Dispensing fees, which stipulate the maximum price that pharmacists are allowed to charge for medicines, have been a bone of contention since the regulations were first proposed in January 2004, when the maximum price was set at an arbitrarily defined level of R24. Pharmacists, arguing that these prices were unreasonable, challenged the proposal and took the matter to the Cape High Court, Supreme Court of Appeal and finally the Constitutional Court where it was declared that the regulations were invalid and had to be amended.
The Department of Health revised the regulations and recently published the revised schedule of dispensing fees. There is now a provision for four price bands, each with its own maximum dispensing fee. On medicines which sell at less than R75, pharmacists are allowed to charge a maximum fee of R6 plus 46 per cent of the medicine exit price. Medicines that cost more than R75 but less than R200 may not have a mark-up in excess of R15.75 plus 33 per cent. For those that cost between R200 and R700, the fee may not exceed R51 plus 15 per cent. And for the most expensive medicines, that cost R700 or more, the maximum mark-up allowed is R121 plus 5 per cent of the exit price.
The purpose of the pricing regulations is to increase the transparency of medicine prices, and to limit what pharmacies can charge customers for medicines. The aim is to make medicines affordable for everyone in South Africa, in an attempt to improve the overall health of the nation. While government’s intentions may be good, to impose any kind of price control is likely to bring about many unintended consequences that will make government’s intention unachievable.
In SA, like in most other countries, it is the people who live in large urban areas who have access to the high-volume-low-mark-up retailers able to offer cheaper goods. SA’s poor generally are restricted to having to shop in low-volume-high-mark-up establishments in the townships and rural areas. Price controls invariably penalise low volume establishments and, potentially, are the cause for many of them to close down.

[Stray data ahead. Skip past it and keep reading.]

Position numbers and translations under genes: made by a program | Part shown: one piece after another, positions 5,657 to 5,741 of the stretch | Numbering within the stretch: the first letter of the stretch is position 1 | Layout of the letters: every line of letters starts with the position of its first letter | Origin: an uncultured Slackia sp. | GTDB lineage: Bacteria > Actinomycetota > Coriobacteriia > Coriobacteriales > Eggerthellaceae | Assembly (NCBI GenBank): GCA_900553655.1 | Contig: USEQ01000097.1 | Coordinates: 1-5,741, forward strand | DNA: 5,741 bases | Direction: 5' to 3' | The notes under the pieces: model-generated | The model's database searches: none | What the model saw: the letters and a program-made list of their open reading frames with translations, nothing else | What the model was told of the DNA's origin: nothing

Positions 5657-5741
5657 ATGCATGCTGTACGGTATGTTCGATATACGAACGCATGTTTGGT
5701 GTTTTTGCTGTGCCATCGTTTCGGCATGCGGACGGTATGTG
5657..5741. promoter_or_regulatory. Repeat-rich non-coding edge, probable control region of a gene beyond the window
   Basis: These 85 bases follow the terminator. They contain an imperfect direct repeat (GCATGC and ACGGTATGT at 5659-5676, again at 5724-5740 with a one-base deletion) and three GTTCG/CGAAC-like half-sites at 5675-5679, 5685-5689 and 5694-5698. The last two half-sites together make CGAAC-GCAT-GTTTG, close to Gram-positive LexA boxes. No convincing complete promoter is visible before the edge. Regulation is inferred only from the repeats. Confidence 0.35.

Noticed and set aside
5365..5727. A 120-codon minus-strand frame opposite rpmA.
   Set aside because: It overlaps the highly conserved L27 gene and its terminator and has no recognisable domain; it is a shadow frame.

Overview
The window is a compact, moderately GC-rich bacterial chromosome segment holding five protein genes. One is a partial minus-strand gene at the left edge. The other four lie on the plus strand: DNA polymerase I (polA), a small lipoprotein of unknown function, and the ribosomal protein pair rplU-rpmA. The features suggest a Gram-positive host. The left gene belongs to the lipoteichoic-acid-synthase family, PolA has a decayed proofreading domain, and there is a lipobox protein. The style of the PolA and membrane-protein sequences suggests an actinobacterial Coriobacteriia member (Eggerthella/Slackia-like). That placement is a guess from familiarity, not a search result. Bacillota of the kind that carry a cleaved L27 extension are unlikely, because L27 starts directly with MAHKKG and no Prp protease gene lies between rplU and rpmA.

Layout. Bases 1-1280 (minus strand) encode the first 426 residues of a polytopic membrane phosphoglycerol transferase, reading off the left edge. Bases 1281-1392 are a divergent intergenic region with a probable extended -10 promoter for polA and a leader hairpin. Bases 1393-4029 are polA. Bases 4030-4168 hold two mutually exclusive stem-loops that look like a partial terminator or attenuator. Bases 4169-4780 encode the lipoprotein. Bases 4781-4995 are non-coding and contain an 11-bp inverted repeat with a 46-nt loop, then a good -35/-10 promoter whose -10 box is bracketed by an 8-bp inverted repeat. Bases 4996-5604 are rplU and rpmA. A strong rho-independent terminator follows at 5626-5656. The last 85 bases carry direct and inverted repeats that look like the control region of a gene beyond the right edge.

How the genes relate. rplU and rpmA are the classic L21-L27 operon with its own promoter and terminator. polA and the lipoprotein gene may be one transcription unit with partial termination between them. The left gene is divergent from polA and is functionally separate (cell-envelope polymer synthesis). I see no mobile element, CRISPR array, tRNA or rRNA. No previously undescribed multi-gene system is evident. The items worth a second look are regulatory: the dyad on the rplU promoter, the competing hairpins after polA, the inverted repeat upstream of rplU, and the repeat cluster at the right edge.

Price controls, usually promoted and devised under the guise of assisting the poor and alleviating poverty, in almost every case, cause more hardship. If pharmacies in rural areas and townships are forced to close, it will severely affect access to medicines and decrease the provision of medical services in isolated communities. Patients will have no alternative but to travel to urban centres at great cost and inconvenience.
Another major unwelcome consequence of price controls is that they act as a barrier to entry. Large established businesses will often tolerate or even welcome regulated price controls because they keep competition out of the industry. When prices are regulated so that they are kept low and very little profit is allowed to be made, low-volume-high-mark-up shops, or entrepreneurs trying to enter the market, cannot afford to buy stock from which they will not make a return sufficient to support the normal day-to-day running of their business. High-volume-low-mark-up retailers in large urban areas will be able to do this.
When shopkeepers are prevented from operating stores in convenient locations that make them and their goods accessible to those who live in isolated areas, the intervention severely restricts consumer choice and detrimentally affects well-being and welfare.
The intention behind government’s action of trying to make drug prices as transparent as possible is good. Pricing regulations though, merely frustrate the efficient functioning of the market and distort prices.
SA must be commended on being one of the few developing countries that does not levy tariffs on pharmaceutical products and should be held up as an example for others to follow. However, value added tax (VAT) of 14 per cent imposed on pharmaceutical products and devices, is counter-intuitive because it is levied purely to raise revenue for government. And, if it is one of government’s declared objectives to have a healthy and productive population, it makes no sense to impose a tax on the sick.
If government is truly concerned about increasing access to medicines, it should eliminate all taxes on pharmaceuticals and other medical devices. It should not institute penalties on businesses struggling to provide essential services in low-volume areas.
AUTHOR: Jasson Urbach is a director of the Health Policy Unit (a division of the FMF) and a director of Africa Fighting Malaria. This article may be republished without prior consent but with acknowledgement to the author. The views expressed in the article are the author's and are not necessarily shared by the members of the Foundation.
FMF Feature Article / 07 December 2010